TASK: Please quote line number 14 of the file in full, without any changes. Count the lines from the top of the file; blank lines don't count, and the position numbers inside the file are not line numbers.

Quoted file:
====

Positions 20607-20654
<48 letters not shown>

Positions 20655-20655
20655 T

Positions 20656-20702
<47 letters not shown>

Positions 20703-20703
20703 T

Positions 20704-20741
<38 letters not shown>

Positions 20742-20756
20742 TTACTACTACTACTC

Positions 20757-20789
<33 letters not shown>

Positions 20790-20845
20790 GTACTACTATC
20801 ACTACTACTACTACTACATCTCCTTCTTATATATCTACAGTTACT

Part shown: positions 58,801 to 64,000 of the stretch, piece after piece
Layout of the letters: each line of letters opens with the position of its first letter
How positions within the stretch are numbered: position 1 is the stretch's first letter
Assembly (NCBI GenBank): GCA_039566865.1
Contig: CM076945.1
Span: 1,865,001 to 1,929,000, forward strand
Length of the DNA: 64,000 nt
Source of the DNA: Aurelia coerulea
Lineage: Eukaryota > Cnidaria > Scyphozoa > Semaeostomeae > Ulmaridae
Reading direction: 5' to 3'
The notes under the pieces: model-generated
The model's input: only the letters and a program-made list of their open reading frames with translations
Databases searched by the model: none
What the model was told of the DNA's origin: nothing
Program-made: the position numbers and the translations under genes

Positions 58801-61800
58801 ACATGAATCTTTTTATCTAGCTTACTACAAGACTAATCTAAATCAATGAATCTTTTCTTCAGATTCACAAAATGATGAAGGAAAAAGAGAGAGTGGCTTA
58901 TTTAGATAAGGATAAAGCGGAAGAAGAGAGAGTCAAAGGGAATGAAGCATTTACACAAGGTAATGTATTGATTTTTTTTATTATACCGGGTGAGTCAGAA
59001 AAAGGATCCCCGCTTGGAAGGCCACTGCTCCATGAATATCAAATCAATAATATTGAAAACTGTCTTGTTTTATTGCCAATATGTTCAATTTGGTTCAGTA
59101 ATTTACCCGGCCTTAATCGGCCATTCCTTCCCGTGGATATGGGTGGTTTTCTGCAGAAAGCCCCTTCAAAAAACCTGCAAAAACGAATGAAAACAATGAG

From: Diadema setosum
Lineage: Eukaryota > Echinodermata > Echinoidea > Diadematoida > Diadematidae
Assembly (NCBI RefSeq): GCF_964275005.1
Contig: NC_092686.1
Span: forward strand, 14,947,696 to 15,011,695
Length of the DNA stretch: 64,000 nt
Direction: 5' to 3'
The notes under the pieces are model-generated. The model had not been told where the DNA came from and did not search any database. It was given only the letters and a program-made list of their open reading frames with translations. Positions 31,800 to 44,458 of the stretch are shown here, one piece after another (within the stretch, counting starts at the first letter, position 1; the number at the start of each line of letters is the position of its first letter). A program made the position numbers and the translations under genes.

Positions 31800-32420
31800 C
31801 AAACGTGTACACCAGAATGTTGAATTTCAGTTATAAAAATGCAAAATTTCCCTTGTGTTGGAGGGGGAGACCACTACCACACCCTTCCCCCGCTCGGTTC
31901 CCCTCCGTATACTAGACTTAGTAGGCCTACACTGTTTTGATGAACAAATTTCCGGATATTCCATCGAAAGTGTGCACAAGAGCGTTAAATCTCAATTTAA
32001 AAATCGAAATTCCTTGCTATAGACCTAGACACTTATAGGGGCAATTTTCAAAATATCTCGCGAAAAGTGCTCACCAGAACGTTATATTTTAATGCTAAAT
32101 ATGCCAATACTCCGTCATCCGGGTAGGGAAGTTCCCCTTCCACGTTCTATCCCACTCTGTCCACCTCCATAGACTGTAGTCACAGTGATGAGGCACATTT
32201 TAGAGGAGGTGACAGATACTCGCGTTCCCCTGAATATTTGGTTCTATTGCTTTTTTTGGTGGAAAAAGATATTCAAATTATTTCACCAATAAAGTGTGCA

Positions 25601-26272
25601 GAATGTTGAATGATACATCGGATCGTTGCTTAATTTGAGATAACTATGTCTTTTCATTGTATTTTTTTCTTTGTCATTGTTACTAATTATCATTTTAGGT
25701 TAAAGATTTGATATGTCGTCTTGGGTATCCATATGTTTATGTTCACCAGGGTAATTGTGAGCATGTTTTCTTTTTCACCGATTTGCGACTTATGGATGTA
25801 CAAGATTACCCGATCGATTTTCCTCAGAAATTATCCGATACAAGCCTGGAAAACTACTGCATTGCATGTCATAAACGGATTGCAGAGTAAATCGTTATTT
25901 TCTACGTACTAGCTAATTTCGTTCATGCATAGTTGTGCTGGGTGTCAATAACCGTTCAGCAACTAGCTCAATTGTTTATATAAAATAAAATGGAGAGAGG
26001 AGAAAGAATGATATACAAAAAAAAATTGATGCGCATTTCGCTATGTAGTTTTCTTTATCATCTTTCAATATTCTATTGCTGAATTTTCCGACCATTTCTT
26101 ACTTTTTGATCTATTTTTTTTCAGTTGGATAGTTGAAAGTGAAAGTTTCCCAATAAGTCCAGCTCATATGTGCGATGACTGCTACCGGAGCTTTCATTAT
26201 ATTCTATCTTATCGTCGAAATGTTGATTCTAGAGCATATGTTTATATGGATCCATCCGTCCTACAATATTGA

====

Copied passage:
<33 letters not shown>